You’ve come a long way, baby. So goes the cliche. How far then?
Glostrup Cars in Denmark are selling this two-stroke body-on-frame fossil for just under €10,000. Introduced in 1959, the Juniors (renamed F11 or F12) were discontinued in 1965 when VW bought the firm, ending DKW’s post-war association with Mercedes*. These diminutive DKWs were built in Ingolstadt, at a new factory. The car’s run ended when it became clear that it was just not up to facing the competition presented by VW’s Beetle and Opel’s smaller cars (possibly the 1962 Kadett). Continue reading “Something Rotten in Denmark : 1962 DKW Junior”
Which cars are for today’s ophthalmologists, vets and professors of Medieval law?
About three decades ago certain makers sold cars for easily identifiable groups in society. Saabs were for well-paid university lecturers. Citroen could appeal to the Francophile and arty middle-class man. Lancia sold to intellectuals and business men who probably saw their work as a vocation. Humber appealed to bank managers of the bigger branches. But today, these brands are gone or unrecognisable
And What Is Wrong With Putting the Engine in Front of the Wheels?
Audi are in danger of becoming the Phil Collins of the petrolhead world, an act that even people who know little about music like to cite as being a bit off. Speaking as someone who can, hand on heart, swear that he has no murky Genesis related skeletons in his youthful musical vinyl rack and hopes he’ll never Continue reading “Audi – Always the Pretender?”
This thread looks at a period of transition as injection moulding, safety legislation and changing taste in colours acted to markedly alter how car interiors looked. The late 70s was the period when the dashboard became seen as an integrated whole rather than a set of items screwed to a bulkhead. Of course, Citroen´s SM got there in 1971 but did it without injection moulding on the scale possible in 1981.
In this article I examine the change-over from metal and glass to all-plastic interiors that occurred in the mid 70s.
This thread looks at a period of transition as injection moulding, safety legislation and changing taste in colours acted to markedly alter how car interiors looked. The late 70s was the period when the dashboard became seen as an integrated whole rather than a set of items screwed to a bulkhead. Of course, Citroen’s SM got there in 1971 but did it without injection moulding on the scale possible in 1981. Continue reading “Transitions : Car Interiors as They Turned Plastic”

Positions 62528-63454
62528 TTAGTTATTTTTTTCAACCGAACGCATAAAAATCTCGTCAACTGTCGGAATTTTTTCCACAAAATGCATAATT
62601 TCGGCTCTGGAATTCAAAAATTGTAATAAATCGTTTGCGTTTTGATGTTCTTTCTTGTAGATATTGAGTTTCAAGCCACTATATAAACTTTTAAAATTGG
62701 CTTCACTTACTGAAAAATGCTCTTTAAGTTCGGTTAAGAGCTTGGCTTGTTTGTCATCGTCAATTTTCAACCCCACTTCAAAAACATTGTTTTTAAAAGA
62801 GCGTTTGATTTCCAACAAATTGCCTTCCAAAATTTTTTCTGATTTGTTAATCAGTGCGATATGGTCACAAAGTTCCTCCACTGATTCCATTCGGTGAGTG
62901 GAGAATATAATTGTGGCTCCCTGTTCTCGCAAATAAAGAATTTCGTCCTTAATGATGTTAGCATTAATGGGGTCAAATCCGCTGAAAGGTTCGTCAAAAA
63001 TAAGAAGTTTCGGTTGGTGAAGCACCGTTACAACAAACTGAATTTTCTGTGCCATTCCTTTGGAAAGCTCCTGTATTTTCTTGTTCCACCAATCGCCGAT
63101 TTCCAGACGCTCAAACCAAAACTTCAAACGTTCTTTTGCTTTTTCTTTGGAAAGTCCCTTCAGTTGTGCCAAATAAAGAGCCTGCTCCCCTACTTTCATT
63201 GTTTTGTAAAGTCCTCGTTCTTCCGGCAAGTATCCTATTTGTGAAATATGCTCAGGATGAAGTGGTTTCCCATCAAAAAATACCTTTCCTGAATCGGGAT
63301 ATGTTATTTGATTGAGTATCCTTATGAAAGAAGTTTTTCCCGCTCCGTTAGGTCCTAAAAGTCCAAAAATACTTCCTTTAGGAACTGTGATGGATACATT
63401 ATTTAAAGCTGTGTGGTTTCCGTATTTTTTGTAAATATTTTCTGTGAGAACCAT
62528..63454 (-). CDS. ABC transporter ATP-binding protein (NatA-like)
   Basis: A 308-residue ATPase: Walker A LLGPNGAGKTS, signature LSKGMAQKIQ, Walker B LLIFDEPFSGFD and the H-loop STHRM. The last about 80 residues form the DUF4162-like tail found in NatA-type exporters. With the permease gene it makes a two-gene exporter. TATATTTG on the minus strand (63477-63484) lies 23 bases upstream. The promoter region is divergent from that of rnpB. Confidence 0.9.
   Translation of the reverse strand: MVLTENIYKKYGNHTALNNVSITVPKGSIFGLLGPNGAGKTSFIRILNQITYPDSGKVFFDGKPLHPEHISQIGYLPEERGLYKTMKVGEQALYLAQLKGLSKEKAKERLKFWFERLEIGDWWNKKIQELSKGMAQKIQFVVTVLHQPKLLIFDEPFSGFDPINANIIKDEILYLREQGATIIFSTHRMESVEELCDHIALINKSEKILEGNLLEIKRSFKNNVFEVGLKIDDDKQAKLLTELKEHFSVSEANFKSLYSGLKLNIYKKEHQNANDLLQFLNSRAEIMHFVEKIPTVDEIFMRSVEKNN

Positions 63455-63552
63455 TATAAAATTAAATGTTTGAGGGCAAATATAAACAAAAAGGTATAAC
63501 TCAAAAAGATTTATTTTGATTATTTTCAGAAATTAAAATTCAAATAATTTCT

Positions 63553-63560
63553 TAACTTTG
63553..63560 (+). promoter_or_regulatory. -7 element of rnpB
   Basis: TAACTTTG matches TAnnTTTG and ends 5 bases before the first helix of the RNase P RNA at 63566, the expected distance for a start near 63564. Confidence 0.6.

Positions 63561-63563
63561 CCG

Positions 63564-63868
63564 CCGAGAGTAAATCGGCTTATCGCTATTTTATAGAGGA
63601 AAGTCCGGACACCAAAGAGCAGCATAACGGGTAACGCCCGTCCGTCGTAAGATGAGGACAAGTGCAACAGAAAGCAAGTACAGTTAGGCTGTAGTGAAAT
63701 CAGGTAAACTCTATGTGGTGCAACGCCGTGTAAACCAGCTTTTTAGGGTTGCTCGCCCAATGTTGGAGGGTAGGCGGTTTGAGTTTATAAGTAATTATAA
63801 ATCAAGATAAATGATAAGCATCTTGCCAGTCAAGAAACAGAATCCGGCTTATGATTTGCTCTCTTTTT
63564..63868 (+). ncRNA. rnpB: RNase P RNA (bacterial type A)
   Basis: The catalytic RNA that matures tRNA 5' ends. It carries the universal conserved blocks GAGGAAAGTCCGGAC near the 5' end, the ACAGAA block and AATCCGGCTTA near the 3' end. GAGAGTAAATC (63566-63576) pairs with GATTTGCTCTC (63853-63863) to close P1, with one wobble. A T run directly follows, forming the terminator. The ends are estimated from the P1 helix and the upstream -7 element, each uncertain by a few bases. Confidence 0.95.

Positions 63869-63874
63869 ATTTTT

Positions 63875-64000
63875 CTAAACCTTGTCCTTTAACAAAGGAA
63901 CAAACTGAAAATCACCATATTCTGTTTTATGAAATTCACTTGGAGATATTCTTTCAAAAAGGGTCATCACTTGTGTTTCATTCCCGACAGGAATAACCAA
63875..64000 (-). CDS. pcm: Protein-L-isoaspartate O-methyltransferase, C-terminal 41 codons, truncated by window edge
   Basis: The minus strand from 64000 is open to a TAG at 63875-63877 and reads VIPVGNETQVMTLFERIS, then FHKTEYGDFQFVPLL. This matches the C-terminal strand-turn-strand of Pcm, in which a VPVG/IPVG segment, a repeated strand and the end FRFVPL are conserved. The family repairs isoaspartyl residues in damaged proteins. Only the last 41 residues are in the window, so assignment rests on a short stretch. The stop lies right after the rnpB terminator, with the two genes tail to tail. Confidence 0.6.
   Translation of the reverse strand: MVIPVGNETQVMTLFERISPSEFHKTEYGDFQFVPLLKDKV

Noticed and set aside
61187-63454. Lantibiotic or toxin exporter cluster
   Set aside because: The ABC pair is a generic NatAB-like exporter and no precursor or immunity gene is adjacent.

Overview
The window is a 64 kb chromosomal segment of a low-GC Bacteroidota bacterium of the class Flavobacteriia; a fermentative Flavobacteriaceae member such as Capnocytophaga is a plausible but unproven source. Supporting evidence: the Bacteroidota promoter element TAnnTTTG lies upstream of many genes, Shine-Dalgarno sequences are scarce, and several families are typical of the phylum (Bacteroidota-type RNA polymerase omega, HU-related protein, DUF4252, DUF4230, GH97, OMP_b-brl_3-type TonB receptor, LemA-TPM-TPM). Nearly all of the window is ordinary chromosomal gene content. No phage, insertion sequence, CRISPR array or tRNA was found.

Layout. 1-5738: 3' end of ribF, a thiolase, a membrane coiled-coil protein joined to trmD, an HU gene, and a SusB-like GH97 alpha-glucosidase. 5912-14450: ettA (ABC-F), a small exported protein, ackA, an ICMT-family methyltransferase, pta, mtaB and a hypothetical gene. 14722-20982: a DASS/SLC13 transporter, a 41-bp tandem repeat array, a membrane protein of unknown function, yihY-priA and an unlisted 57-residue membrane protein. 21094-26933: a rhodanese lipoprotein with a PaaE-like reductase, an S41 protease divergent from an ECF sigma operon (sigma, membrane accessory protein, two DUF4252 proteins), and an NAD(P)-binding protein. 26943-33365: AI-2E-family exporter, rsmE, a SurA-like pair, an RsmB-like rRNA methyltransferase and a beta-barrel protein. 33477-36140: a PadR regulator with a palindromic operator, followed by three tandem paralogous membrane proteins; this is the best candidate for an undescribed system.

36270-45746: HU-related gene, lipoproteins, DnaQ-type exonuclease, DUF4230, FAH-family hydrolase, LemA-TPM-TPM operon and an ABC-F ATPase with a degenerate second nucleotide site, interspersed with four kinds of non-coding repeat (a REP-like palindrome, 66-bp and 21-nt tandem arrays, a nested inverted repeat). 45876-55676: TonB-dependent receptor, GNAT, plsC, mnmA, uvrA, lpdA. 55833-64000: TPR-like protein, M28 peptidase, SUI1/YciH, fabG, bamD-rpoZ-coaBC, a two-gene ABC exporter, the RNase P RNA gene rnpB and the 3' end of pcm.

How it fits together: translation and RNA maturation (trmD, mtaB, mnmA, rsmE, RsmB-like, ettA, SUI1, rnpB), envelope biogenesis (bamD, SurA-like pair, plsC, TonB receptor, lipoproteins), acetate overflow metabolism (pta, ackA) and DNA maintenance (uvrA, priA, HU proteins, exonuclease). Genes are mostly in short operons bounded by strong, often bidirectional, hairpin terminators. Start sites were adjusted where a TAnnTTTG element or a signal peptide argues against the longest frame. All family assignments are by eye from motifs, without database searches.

A badge can often tell you a lot more than what exactly it is you’re driving behind…
The badging on the rear of this first series Lancia Fulvia coupé is rather lovely. It resembles a signature and perfectly encapsulates Lancia’s quality ethos at the time. This wasn’t a cheap car and the badge told you this with elegance and eloquence.
This article was originally published on Driven to Write in serialised form in the Spring of 2014.
In September 1975 the newly nationalised British Leyland conglomerate celebrated the Jaguar XJ-S’ launch at Longbridge, the traditional home of its volume car division. The chosen venue appeared to be a calculated statement of dominance, British Leyland’s leadership making it clear to Jaguar’s management and workforce exactly who was in charge.
Mistakes from which one can learn come in forms such as these.
About once a year I visit a relative in a very small village on the south fringe of the Black Forest. Every time I do, I see a different Lancia Kappa coupé. But they only made about 3000 of these cars and production ceased 14 years ago. I assume then that the region in which the car was seen has an unusual density of the vehicles. Continue reading “Another in a Long Line: Lancia Kappa Coupé (1997-2000)”
The Ford Ka, 1996 – 2009: one of the better and cuter designs of the last two decades.
The alternative Ford Ka concept followed the jelly-bean school of design that Ford had been exploring with the Taurus, Mondeo and the Puma. But in the internal design competition Ford Europe went for a radically different surface treatment of the same package and proportions. Continue reading “Theme : Cute Car Hall of Fame – 1996 Ford Ka”
Bertone gives Issigonis’ box on wheels some sharp-suited Italian style and demonstrates how cute doesn’t always mean curvy.
The 1970s can be seen as a bit of a lost decade when it comes to cute cars apart from this – the Innocenti 90/120L. Innocenti’s association with BMC began in 1960, producing cars like the Austin A40, 1100 and more notably, the Mini under licence for the Italian market. Innocenti’s versions of BMC models tended to be plusher; the subtle restyling undertaken often appearing better judged and executed than those of their UK counterparts.
Cute: It’s such a nebulous term. It can be an adjective, a noun or an adverb, and its meaning has shifted markedly since its origins in the 18th century. After all, one person’s pretty or dainty is another’s contrived and calculating. So which is it? But no matter you view the term, you simply can’t Continue reading “Theme: What’s Cute Got to Do with It?”